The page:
Drupal websites are not just applications, they are complex applications. They encompass design, functionality, and content, and they’re updated at a furious pace.
In order to master the process for iteration, developers need a mental model for the interplay of code, content, and configuration.
These comprise the modern website’s Holy Trinity.
The Minimum Viable Workflow
Safely making frequent changes to a running website requires some basic capabilities, which I call the Minimum Viable Workflow. In a perfect world, all of these workflow steps are scripted or completely automated, leading to lower friction for developers, and improved reliability via reduced human error.
Being able to iterate requires a minimum of three separate operational instances of the web site; three environments. This is necessary to separate development work from quality assurance and approval, and from the actual live or “production” environment for the site. For safety, these environments must be isolated from one another. Development work can have unpredictable side-effects and cannot be allowed to disrupt the production environment. Likewise, quality assurance and testing should not block development.
These environments must also be as close to identical as possible. Unexpected surprises after deployments and the phrase “it worked on my machine” are the most frequent slayers of team agility and release cadence.
Minimum Workflow Steps
In the MVW (Minimum Viable Workflow), a developer does her work in the Development Environment. While she is active, that environment is unstable; it may appear broken or incomplete to an outside observer.
Code changes are committed to version control, creating a reliable, restorable record of progress. When work is ready for a stakeholder (e.g., project manager, site owner, QA team) to review and approve their work, they will deploy it into the Test Environment.
Deploying into Test often also includes cloning the content (and if possible the configuration) from the Live Environment. For minor changes, this may not be necessary, but for a non-trivial release you want to see a precise preview of what deploying into production will look like.
After approval is granted, code changes deployed into the Live Environment, and, thanks to high-quality testing, there are no surprises, the site users and administrators get access to the new design or functionality, and there is much rejoicing.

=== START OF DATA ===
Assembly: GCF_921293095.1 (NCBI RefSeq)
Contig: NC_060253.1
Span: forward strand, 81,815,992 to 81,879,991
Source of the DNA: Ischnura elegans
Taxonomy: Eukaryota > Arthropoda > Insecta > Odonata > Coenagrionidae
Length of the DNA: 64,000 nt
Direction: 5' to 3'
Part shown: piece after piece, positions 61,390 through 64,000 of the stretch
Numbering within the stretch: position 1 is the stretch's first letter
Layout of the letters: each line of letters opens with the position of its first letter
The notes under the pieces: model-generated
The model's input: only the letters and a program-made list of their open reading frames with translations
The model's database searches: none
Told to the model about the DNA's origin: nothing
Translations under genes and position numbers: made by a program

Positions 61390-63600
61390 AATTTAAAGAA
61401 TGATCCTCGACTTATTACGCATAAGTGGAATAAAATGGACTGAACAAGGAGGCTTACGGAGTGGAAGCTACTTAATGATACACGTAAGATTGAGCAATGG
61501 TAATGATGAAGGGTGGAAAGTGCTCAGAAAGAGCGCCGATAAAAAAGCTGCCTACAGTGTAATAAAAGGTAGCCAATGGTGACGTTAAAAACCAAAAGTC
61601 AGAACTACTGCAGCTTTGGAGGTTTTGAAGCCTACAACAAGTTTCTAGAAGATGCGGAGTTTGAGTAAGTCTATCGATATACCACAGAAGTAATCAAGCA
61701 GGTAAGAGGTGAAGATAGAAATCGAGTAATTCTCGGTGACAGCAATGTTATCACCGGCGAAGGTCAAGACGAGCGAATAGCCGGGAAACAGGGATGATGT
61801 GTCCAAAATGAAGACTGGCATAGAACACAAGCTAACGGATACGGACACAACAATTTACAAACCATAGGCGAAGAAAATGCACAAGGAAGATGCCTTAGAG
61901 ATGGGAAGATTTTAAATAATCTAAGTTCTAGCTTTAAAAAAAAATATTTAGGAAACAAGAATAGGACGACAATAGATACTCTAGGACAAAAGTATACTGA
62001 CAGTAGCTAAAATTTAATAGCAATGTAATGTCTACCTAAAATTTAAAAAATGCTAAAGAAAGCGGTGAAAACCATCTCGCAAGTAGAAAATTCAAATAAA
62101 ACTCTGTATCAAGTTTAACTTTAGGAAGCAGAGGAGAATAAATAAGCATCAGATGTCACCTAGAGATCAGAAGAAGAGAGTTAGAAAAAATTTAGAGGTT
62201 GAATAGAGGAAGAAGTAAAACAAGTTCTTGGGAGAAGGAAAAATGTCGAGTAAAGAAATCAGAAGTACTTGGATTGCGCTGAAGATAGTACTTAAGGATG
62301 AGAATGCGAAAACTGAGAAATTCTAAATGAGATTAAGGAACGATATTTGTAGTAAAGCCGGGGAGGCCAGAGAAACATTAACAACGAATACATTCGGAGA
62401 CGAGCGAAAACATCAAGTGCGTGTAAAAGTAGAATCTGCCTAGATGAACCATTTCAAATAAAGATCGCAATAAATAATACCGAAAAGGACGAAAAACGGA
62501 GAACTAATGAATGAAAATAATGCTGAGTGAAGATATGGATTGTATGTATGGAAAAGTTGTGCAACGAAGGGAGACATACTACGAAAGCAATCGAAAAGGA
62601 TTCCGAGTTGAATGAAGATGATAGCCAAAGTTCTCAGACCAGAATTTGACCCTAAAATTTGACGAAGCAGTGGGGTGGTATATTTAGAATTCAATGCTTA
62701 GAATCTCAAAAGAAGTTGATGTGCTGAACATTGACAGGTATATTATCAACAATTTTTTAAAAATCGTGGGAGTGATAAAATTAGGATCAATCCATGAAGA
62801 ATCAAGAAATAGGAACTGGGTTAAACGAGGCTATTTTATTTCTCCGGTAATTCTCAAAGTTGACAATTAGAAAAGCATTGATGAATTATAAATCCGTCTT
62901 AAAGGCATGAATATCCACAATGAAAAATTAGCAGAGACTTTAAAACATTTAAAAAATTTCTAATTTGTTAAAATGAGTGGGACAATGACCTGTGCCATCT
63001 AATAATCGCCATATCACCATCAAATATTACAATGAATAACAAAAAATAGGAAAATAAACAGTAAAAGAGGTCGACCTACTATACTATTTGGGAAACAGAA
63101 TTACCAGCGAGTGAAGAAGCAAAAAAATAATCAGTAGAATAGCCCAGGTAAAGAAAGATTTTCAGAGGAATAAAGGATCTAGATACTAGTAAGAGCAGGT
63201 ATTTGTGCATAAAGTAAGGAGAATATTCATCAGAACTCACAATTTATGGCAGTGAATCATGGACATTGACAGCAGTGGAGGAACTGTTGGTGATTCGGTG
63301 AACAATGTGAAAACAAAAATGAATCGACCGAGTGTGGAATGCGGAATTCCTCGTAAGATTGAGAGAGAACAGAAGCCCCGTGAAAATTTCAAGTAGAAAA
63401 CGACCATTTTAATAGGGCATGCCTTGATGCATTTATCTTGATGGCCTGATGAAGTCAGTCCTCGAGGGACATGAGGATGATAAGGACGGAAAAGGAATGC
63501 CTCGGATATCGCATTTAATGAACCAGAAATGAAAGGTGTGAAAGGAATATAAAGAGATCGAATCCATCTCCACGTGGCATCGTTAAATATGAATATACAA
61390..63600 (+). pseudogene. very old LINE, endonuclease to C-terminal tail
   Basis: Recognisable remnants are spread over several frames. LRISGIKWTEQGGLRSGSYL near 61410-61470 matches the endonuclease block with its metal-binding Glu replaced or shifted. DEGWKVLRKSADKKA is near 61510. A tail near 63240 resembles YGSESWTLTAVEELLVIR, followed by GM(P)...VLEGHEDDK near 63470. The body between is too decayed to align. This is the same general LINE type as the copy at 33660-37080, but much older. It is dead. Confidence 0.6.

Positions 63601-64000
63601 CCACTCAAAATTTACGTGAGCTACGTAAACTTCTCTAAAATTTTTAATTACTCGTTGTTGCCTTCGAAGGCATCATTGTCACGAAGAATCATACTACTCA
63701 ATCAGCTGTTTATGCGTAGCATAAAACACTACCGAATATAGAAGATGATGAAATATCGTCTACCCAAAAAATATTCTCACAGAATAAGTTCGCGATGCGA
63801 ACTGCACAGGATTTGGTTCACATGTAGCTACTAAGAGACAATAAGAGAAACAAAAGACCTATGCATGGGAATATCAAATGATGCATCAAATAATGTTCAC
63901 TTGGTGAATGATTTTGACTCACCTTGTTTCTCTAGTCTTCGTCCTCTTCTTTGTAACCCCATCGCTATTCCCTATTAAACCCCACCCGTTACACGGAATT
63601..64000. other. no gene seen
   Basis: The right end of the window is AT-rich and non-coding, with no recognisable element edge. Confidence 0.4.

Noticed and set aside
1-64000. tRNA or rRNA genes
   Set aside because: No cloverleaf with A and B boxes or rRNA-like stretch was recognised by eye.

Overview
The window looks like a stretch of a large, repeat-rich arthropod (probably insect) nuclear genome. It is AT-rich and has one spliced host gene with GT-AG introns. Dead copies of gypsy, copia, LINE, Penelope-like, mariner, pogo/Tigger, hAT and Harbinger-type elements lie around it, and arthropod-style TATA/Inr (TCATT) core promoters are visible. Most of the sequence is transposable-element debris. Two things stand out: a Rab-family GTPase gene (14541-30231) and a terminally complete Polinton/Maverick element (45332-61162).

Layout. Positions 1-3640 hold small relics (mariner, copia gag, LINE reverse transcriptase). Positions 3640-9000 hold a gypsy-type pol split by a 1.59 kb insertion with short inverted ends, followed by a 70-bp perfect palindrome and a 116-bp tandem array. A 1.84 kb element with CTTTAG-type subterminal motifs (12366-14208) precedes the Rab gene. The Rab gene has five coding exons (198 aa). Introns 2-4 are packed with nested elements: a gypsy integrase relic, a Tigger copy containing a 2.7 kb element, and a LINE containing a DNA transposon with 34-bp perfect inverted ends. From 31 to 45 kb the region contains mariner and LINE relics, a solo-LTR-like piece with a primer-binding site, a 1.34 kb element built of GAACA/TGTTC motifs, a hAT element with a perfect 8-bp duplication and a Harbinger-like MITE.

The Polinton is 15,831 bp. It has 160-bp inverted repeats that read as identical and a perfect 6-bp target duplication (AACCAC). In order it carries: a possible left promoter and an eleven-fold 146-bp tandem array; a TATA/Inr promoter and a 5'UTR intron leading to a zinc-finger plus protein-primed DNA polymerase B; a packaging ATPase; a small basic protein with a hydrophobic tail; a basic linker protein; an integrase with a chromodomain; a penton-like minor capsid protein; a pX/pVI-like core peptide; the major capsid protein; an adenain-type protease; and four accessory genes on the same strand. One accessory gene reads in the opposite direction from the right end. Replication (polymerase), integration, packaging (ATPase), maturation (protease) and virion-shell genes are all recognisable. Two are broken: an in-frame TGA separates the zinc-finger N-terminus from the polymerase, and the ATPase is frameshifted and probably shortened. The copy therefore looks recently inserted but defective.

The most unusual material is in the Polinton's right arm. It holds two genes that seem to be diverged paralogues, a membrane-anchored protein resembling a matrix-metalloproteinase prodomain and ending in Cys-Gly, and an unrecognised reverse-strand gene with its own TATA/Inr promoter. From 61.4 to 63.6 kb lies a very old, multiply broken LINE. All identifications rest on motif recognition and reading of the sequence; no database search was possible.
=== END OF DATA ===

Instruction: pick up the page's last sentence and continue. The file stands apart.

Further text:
Now it's time to start iterating again!
Before the next cycle begins, the developer will want to refresh her environment with the latest content and config from Live. Working against an up-to-date picture of reality reduces errors. (See Image A)
If the Live environment is fast-moving, or the current work in progress lags by a few days, performing refreshes as part of the normal developer workday is advisable. This is usually up to the judgment of the developer, although for larger teams on complex projects, a team-wide standard is a good idea.
A Note About Syncing Content
In this workflow, the only reliable and rational way to synchronize the content between different environments is to do a complete copy: Partial synchronization or “database diffing” is asking for trouble. On the filesystem, copying between different environments can be done efficiently with rsync or other utilities.
This can be a challenge for large websites. Data has mass, and for sites with significant content these synchronization operations take time. Where this time cuts into team velocity, it is possible to use a “representative sample” by pruning the database of older content and then syncing with the trimmed database dump.
However, testing code changes against a pristine copy before release is still a must.
The pattern of “pulling data back” also guarantees that any configuration stored in the database — which, by default, is most configuration — is reliably shared between all environments. This helps keep developers on the same page when creating new functionality.